A symmetric matrix is a matrix of order n with the same number of rows and columns where its transposed matrix is equal to the original matrix.
In other words, a symmetric matrix is a square matrix and is identical to the matrix after having swapped rows for columns and columns for rows.
For any matrix to be a symmetric matrix, it must meet the following restrictions:
Given a symmetric matrix P of order n,
- Be a square matrix .
The number of rows (n) has to be the same as the number of columns (m). That is, the order of the matrix has to be n given that n = m.
- The original matrix has to be equal to its transposed matrix .
- The adjoint matrix of a symmetric matrix is also a symmetric matrix.
- The addition or subtraction of two symmetric matrices results in another symmetric matrix.
Given two symmetric matrices P and T of order 3, we obtain another symmetric matrix S from the sum.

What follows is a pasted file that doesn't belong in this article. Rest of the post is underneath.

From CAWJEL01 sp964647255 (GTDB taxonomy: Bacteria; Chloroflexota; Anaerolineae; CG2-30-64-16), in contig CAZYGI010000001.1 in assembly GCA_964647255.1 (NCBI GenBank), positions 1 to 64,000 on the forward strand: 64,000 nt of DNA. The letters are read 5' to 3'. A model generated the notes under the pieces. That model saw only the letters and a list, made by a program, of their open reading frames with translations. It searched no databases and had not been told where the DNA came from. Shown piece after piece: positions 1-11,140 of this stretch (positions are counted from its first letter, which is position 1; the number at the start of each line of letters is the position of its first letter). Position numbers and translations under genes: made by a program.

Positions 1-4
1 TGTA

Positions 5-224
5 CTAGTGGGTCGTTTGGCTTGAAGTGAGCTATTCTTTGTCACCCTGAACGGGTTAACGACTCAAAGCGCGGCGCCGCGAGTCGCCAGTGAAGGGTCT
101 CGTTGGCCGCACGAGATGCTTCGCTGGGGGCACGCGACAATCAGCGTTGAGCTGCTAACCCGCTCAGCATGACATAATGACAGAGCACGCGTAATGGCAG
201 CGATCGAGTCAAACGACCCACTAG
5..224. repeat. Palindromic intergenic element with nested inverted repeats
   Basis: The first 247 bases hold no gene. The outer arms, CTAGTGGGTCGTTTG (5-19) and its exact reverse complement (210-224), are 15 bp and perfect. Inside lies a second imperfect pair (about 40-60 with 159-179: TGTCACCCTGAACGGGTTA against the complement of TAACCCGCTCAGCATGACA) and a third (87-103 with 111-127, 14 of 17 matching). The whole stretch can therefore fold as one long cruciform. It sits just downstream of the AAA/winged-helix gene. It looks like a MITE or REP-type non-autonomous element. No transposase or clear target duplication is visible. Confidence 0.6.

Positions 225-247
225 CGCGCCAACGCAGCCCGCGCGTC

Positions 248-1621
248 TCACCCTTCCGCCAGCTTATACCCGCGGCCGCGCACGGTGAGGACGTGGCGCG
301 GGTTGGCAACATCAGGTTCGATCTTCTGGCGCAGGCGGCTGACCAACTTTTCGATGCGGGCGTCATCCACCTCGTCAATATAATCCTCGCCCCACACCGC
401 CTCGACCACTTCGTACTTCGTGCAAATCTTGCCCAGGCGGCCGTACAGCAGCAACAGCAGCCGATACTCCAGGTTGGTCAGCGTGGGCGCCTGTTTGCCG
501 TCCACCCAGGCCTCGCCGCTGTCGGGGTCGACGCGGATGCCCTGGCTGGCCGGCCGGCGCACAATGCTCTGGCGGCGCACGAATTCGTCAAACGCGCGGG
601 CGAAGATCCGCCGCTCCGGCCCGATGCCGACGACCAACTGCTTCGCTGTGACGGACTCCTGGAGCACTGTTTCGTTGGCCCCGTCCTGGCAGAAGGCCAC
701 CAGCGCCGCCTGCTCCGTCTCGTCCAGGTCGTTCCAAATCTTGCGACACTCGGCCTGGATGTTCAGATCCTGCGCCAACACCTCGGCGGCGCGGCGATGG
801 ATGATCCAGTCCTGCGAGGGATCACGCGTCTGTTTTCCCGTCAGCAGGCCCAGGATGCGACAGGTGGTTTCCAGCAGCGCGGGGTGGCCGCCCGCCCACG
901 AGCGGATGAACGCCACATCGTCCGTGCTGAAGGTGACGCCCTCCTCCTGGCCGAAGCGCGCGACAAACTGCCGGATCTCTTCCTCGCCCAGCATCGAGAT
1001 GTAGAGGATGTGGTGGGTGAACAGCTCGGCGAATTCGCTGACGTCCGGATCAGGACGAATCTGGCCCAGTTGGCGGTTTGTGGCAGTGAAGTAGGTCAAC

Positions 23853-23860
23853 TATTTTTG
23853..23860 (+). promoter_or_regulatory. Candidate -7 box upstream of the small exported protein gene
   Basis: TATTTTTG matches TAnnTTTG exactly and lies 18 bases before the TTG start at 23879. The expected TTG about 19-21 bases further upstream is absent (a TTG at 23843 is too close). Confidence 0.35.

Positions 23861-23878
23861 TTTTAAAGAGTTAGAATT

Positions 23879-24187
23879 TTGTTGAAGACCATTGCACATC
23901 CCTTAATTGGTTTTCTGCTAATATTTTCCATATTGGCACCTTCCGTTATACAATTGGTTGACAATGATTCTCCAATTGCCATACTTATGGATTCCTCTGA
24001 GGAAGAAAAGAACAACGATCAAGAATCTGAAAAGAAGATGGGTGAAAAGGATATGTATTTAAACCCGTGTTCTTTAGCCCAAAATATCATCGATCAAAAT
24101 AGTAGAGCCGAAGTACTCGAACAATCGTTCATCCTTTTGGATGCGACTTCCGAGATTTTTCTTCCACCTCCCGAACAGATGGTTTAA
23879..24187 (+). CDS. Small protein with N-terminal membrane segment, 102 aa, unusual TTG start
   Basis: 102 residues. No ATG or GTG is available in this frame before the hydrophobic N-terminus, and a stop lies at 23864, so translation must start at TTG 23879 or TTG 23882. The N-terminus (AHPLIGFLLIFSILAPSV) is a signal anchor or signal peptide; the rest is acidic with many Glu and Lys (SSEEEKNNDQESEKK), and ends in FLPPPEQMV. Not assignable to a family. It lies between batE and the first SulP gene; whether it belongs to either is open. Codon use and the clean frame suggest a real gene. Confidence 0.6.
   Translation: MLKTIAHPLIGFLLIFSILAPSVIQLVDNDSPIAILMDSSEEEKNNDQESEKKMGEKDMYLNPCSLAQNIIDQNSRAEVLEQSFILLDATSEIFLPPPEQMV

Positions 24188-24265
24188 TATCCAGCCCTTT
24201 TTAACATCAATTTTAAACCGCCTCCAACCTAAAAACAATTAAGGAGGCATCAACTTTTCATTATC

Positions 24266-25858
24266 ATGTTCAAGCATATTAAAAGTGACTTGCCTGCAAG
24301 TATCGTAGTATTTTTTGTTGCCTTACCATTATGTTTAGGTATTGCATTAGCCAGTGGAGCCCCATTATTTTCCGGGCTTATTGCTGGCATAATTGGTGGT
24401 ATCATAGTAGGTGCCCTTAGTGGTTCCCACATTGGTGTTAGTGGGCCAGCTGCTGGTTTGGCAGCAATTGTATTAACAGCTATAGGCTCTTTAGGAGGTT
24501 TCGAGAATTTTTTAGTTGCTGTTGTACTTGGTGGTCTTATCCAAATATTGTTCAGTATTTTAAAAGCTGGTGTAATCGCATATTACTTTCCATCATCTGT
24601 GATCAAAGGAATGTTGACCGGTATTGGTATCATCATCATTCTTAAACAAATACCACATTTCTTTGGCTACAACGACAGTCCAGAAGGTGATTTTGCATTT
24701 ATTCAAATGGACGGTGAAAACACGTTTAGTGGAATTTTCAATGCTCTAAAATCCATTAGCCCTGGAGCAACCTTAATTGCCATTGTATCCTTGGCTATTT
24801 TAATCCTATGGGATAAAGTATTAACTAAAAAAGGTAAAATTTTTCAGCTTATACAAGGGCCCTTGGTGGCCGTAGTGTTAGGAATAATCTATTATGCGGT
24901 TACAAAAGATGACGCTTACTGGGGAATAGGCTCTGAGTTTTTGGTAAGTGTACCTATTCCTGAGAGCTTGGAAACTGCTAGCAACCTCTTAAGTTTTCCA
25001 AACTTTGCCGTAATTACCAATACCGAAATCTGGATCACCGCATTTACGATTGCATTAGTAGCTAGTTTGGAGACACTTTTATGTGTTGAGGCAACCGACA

Why is it called a symmetric matrix?
The property of symmetry is given by the elements around the main diagonal. Since a square matrix is a symmetric matrix, it will always have the same number of elements above and below the main diagonal. These elements are the same symmetrically. That is, the main diagonal acts as a mirror.
Proof of symmetry and skewness of a matrix
The letter d represents the elements of the main diagonal. The other letters represent any real number. We can see that the main diagonal acts like a mirror: it reflects the elements on both sides. In other words, when the elements on both sides of the diagonal are symmetrically equal, we say that the matrix P is a symmetric matrix.
Matrix X is not a symmetric matrix since it is not a square matrix and its transposed matrix is different from the original matrix. In addition, it does not have a main diagonal either.